Kieron Bryan is a freelance video journalist who is currently detained in Russia , awaiting trial having been charged with piracy.
Kieron was aboard the Arctic Sunrise, a Greenpeace ship, having been employed by the charity on a short-term contract as a videographer. Also on board was Denis Sinyakov, a freelance photographer, and 28 Greenpeace activists.
After a protest at the Prirazlomnaya oil platform, as part of which two Greenpeace activists attempted to climb the platform, the Russian national security service, the FSB, stormed the Arctic Sunrise and towed it to the port of Murmansk. All 30 people aboard, including Kieron and Denis Sinyakov, have now been charged with piracy, a crime which carries a minimum ten year prison term under Russian law.
Kieron Bryan is a journalist. He is not a member of Greenpeace. He is not an environmental activist. He was contracted by Greenpeace, as he would by by any other entity wishing to use his services as freelance videographer. He is definitely not a pirate.
This site is part of a campaign to free Kieron from Russian custody, given his position as a journalist under contract, and not part of any activity intended to disrupt or interfere with the legal activity of any other organisation or body. He cannot be guilty of piracy, as his presence at the oil rig was for an entirely innocent purpose, that of documenting and reporting. No judgement is made or implied as to the legitimacy or value of the Greenpeace actions or cause. This campaign is about the imprisonment of an innocent journalist, and not environmental issues.
Greenpeace has been campaigning on the issue of oil drilling in the Arctic for sometime. In August 2012, they visited the same oil platform, and successfully climbed aboard. This Youtube video illustrates this: https://www.youtube.com/watch?v=GCFFtUiCvAc . Presumably this was the intention of the recent visit to the oil platform.
On September 18th, 2013, two Greenpeace activists attempted to climb the oil rig again, and were captured by Russian security forces. They are held aboard a Russian coastguard ship.
The next day, September 19th, FSB personnel board the Arctic Sunrise, and detain the crew in the mess hall. The ship is then towed to Murmansk, which takes five days. As the ship approaches Murmansk, a picture is released by Greenpeace, giving our first view of Kieron since the ship was seized.
Kieron is on the left in the red jacket. When this picture was first issued it was a relief to see that Kieron was unharmed, if looking a little glum - understandable in the circumstances.
All thirty aboard the ship are then moved to a detention facility. At some point in this process, Kieron is able to call his parents to reassure them that he is in good health.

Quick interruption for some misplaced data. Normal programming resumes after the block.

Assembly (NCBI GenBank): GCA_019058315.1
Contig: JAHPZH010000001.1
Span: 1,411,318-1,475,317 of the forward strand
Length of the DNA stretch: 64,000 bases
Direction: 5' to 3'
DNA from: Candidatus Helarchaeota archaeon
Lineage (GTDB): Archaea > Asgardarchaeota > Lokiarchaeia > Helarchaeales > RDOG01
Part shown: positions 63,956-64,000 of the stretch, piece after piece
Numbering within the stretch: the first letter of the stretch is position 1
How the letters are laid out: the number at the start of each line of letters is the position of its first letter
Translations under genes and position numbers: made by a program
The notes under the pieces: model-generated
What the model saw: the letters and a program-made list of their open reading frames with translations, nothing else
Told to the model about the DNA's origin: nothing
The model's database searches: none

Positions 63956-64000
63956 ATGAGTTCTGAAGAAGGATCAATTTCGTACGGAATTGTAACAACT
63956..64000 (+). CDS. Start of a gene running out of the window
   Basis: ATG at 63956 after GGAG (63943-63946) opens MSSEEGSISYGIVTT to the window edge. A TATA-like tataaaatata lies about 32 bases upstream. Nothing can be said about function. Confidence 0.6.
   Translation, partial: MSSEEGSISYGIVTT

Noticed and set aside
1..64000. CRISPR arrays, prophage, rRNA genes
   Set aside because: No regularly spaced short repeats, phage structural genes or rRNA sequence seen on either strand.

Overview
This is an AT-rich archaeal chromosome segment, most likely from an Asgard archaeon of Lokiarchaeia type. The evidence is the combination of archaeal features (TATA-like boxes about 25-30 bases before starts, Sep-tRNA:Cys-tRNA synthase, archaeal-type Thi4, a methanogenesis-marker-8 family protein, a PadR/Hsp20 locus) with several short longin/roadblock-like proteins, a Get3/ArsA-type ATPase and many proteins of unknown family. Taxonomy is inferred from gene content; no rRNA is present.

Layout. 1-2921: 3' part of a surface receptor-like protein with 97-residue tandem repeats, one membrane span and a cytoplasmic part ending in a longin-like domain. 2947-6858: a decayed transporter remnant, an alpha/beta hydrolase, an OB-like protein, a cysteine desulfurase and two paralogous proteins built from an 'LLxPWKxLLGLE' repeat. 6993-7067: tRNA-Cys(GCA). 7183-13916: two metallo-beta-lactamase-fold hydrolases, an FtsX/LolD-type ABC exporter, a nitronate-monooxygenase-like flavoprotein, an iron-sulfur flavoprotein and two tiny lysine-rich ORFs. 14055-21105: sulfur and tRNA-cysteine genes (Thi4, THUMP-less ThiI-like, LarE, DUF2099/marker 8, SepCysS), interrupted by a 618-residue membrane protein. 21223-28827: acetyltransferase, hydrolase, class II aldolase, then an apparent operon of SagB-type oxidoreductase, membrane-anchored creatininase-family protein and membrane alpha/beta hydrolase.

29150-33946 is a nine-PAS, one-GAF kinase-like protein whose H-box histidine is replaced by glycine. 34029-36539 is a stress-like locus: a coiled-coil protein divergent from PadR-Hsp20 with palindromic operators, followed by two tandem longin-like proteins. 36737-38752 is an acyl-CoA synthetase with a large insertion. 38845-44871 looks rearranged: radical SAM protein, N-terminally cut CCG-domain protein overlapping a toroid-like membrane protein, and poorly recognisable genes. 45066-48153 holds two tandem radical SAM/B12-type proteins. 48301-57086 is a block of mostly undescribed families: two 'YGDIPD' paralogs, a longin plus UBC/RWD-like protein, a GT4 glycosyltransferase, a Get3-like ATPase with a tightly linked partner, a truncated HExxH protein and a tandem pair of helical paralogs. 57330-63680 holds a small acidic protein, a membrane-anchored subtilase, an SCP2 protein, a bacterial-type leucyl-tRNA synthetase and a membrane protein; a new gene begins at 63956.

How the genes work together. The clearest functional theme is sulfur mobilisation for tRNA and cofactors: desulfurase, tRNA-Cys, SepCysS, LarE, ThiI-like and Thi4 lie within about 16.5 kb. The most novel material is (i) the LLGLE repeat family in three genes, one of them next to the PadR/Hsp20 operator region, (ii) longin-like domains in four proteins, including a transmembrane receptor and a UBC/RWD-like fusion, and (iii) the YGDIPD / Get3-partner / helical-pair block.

On Thursday, September 26th, preliminary court hearings begin. The courthouse has seen better days:
It becomes clear fairly early on that the majority of the thirty are being detained for two months without bail pending an investigation into piracy. Kieron's case is one of the last to be heard. Before he faces the judge, Greenpeace release the following message on Twitter: "We just received a txt from UK videographer pending hearing in the court: "What's the score of Tottenham of British Prime League?" ( https://twitter.com/gp_sunrise/status/383280566432317440 )
Tottenham Hotspur FC can be certain that Kieron's support of the club runs pretty deep.
On Thursday evening, the update comes that we were all expecting, but hoping against:
"UPDATE: UK freelance videographer, Kieron Bryan, to be held in custody for 2 months pending piracy investigation" (https://twitter.com/gp_sunrise/status/383300069388070912)
Sinyakov, the freelance photographer, had been given the same judgement much earlier in the day, and his case had attracted some media attention. The next day, Kieron's similar situation begins to filter through.
Reporters Without Borders help to spread the word with this article:
Some of the Greenpeace activists had been told to return in three days to the court. On Sunday 29th, all of these activists were given the same judgement as the others. It appears that the reason for the second hearing of these activists was a delay in translation. This lenta.ru article describes Sunday's activities in more detail (in Russian, but Google Translate does a passable job): http://lenta.ru/articles/2013/09/29/murmansk/
At this point, it was not at all clear how long we would have to wait for the next update. It turned out to be three days. On the morning of Wednesday 2nd October, this tweet from Greenpeace appeared:
"UPDATE: Crew member Ana Paula Alminhana Maciel from Brazil and freelance videographer Kieron Bryan from UK charged with piracy." (https://twitter.com/gp_sunrise/status/383300069388070912)
By the end of Thursday 3rd, all thirty people who were aboard the Arctic Sunrise had been charged with piracy. If convicted, they face a custodial sentence of ten to fifteen years. Kieron Bryan is not a criminal. Kieron Bryan is not a pirate. Kieron Bryan is not even an activist. Kieron Bryan is a journalist.
Kieron Bryan is innocent.
Free Kieron Bryan.